I've just been so very busy these past couple of weeks, I've barely had time to sleep much less anything else. Bella and the kittens I am fostering came down with upper respiratory infections two weeks ago. It started with runny eyes and a couple of sneezes from the mom, Bella. I separated out the kittens right away hoping they wouldn't get a full blown case of it. Bella's infection wasn't too bad in that she did keep eating but she was very sneezy and she had some conjunctivitis. Only one of the kittens seemed to get a passing infection. He spiked a temp one night and was a bit under the weather but was good by the next day. I did call my vet and get them all on some antibiotics as a precautionary measure.

Upper respiratory infections in cats (the cat flu) is usually caused by a virus. The most common viruses are the herpes virus, the calici virus and the chlamydia virus. Most cats are vaccinated against these viruses when they are kittens along with the feline distemper virus. However even cats that are vaccinated may get the infection though it is a much milder infection. The virus is spread through nasal and eye discharge. It can be spread by direct contact, contact with food dishes, litter boxes or other inanimate objects that are contaminated and aerosol exposure from the infected cat sneezing. It can also be spread by the owner when handling the sick cat and then handling other cats without proper hand washing. More simply put it spreads much like a cold in a daycare spreads.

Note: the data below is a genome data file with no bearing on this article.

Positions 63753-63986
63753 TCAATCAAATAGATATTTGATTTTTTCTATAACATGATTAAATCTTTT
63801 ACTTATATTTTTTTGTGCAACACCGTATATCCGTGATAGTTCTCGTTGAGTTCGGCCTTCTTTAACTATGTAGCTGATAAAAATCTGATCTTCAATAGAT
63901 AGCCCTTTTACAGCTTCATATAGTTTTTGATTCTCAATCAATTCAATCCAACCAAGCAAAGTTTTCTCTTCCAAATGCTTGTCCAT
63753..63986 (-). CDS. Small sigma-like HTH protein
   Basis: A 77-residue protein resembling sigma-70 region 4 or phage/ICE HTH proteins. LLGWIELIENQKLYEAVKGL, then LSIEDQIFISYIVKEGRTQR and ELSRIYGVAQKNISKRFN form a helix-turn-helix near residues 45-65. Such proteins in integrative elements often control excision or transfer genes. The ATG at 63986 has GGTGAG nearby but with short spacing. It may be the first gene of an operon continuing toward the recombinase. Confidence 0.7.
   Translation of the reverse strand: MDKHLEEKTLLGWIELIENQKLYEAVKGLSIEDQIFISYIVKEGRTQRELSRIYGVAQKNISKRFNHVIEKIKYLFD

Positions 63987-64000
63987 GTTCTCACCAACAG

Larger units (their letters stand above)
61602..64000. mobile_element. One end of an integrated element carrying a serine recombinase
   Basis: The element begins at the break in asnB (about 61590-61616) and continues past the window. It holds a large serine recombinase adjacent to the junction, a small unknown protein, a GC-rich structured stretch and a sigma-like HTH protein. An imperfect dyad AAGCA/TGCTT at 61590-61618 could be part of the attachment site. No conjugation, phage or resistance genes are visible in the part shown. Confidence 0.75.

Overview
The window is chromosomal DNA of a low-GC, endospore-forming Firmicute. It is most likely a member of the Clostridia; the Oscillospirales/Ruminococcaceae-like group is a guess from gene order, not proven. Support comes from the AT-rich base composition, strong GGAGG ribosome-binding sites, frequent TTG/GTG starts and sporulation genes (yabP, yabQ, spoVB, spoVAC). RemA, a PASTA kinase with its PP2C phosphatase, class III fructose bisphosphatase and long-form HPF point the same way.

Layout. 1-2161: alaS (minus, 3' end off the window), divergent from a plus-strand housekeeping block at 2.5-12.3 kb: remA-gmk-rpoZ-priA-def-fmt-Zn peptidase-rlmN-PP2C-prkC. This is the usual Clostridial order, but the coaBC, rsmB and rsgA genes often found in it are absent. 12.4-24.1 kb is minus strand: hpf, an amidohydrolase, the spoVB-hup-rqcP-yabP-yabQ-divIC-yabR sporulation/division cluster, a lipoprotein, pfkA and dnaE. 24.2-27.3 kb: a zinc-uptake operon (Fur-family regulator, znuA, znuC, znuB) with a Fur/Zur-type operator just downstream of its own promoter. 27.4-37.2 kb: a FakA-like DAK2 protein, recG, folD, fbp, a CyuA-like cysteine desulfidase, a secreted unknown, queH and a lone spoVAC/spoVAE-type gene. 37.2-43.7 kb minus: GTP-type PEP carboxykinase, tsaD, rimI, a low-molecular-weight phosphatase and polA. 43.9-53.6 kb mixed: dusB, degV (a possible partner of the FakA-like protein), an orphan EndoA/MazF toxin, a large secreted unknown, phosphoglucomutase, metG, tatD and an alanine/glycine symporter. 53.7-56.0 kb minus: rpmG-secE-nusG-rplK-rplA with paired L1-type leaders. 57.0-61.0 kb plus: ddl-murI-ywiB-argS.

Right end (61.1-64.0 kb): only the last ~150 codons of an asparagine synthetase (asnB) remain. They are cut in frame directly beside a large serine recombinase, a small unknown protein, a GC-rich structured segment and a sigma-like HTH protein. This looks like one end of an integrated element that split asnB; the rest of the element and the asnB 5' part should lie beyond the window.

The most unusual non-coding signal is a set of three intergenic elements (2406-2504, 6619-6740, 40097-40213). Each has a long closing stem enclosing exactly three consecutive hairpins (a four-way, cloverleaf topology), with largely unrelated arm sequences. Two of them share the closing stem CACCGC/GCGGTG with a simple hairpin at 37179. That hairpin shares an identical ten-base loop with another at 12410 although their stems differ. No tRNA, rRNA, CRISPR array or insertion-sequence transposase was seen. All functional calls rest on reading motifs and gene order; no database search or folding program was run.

The symptoms of URI are many and include watery reddened eyes, sneezing, sometimes coughing, a runny or stuffy nose and mouth ulcers. The mouth ulcers are usually indicative of calici while the herpes causes more eye problems. The eye discharge may start out watery then progress to thicker with pus in it. The nasal discharge also starts out runny and then gets thicker and more purulent. Some cats even get thick dried discharge around their eyes and nose. Cats may even be forced to breathe through their mouths when they get this stuffy.